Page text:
Supporters of adding Harvey Milk's name to SFO rally at City Hall 

click to enlarge Stuart Milk, Harvey Milk's nephew, speaks at a rally in front of San Francisco City Hall on Friday in support of adding the former supervisor's name to San Francisco International Airport. - MIKE KOOZMIN/THE S.F. EXAMINER
  • Mike Koozmin/The S.F. Examiner
  • Stuart Milk, Harvey Milk's nephew, speaks at a rally in front of San Francisco City Hall on Friday in support of adding the former supervisor's name to San Francisco International Airport.

He gave 'em hope – and now they want to give him an airport.

Politicians, activists and elected officials crowded the City Hall steps on Friday to drum up support for renaming San Francisco International Airport after slain San Francisco supervisor and gay rights icon Harvey Milk.

Adding Milk’s name to the airport – which would not require a rebranding of the airport’s three-letter SFO code – has proved contentious, with powerful city lobbies like the san Francisco Chamber of Commerce coming out strongly against the proposal.

“I never knew naming something after a civil rights leader who gave his life for a cause could be controversial,” said Supervisor David Campos, who is the effort’s main backer.

Milk, The City’s first elected openly gay politician and one of the first – and arguably the most visible – LGBT politicians in American history, was shot and killed in 1978 at City Hall. Renaming SFO would have to go before voters; if the measure is successfully placed on the November ballot, it would be roughly 35 years to the day following Milk’s assassination that his name would be back at the ballot.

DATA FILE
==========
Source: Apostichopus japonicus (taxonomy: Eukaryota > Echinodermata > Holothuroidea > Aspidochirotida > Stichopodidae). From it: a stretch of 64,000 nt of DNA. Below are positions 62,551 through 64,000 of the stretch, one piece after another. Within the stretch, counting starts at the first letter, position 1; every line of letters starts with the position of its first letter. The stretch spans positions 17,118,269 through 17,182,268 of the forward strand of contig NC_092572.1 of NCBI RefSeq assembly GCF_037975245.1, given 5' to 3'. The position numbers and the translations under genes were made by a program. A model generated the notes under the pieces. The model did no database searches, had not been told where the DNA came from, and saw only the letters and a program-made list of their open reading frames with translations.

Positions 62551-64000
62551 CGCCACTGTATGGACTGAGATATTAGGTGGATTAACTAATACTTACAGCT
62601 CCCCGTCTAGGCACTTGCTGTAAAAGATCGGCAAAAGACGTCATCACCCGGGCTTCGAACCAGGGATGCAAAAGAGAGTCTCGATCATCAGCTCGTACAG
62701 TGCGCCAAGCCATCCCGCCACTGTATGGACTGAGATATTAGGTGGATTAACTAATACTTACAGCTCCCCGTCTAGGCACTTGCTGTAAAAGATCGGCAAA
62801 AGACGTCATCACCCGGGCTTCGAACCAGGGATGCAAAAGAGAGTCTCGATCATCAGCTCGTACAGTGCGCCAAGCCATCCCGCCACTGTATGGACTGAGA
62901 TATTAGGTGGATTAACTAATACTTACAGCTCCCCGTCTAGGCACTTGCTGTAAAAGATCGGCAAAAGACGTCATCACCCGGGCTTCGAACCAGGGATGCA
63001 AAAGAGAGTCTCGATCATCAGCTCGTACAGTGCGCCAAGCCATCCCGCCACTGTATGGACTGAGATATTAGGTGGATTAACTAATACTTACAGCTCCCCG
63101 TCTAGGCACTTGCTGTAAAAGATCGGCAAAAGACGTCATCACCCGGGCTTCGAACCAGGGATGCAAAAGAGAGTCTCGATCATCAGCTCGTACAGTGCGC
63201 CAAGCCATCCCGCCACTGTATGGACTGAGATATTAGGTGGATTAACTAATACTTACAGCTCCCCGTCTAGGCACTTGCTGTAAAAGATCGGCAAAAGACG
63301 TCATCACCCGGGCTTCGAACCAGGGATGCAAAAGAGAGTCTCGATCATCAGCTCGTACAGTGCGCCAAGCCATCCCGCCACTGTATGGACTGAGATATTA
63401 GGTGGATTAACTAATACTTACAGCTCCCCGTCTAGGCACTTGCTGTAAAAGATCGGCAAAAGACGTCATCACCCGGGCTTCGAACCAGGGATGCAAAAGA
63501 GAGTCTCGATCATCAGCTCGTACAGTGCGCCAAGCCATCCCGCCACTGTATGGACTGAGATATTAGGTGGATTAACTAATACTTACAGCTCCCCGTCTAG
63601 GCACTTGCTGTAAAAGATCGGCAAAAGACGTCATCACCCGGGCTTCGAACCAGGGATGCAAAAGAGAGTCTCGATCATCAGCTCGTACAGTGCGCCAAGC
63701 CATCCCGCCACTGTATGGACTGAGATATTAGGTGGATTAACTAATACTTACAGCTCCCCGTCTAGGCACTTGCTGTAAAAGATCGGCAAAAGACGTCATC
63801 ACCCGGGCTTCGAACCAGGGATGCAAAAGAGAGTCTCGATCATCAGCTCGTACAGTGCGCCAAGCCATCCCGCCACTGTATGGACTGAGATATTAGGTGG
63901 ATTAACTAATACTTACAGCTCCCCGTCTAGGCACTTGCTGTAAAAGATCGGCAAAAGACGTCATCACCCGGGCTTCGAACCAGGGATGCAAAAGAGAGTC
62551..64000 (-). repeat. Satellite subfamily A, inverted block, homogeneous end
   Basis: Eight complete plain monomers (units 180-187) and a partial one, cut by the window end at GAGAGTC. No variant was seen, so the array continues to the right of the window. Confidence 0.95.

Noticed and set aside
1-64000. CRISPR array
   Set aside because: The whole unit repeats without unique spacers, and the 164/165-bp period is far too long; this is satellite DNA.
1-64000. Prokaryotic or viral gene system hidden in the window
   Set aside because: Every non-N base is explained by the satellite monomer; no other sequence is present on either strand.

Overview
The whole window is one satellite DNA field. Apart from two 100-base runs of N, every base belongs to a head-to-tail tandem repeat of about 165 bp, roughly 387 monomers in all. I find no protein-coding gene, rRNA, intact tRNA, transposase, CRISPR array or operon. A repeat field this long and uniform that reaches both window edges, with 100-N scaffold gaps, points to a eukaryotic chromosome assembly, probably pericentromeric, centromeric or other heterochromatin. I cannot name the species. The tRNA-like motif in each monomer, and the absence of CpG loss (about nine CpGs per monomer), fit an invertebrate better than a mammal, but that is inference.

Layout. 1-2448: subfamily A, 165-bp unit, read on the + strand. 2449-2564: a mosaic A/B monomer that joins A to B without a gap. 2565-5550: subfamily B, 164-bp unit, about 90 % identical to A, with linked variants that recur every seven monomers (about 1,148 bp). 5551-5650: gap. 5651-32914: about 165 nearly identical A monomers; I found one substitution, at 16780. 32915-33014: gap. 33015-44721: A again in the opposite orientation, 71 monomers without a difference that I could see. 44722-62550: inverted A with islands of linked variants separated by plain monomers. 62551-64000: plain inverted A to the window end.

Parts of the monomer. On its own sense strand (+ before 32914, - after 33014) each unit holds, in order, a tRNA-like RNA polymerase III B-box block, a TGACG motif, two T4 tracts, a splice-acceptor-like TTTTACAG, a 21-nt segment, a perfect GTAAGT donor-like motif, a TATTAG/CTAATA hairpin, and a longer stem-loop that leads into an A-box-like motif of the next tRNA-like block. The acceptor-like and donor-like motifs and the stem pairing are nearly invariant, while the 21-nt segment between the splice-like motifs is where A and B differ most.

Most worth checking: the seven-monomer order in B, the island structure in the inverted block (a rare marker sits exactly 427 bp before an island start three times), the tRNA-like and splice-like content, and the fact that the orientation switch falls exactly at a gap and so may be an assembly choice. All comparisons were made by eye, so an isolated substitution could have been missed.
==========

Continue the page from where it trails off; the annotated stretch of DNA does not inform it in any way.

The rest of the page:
Joining Campos on Friday were Stuart Milk, Milk’s nephew and the chairman of the Harvey Milk Foundation; Anne Kronenberg, Milk’s campaign manager; and the organizers of the NOH8 campaign, Adam Bouska and Jeff Parshley.

croberts@sfexaminer.com

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About The Author

Chris Roberts

Chris Roberts

Bio:
Chris Roberts has worked as a reporter in San Francisco since 2008, with an emphasis on city governance and politics, The City’s neighborhoods, race, poverty and the drug war.
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Thursday, Oct 30, 2014

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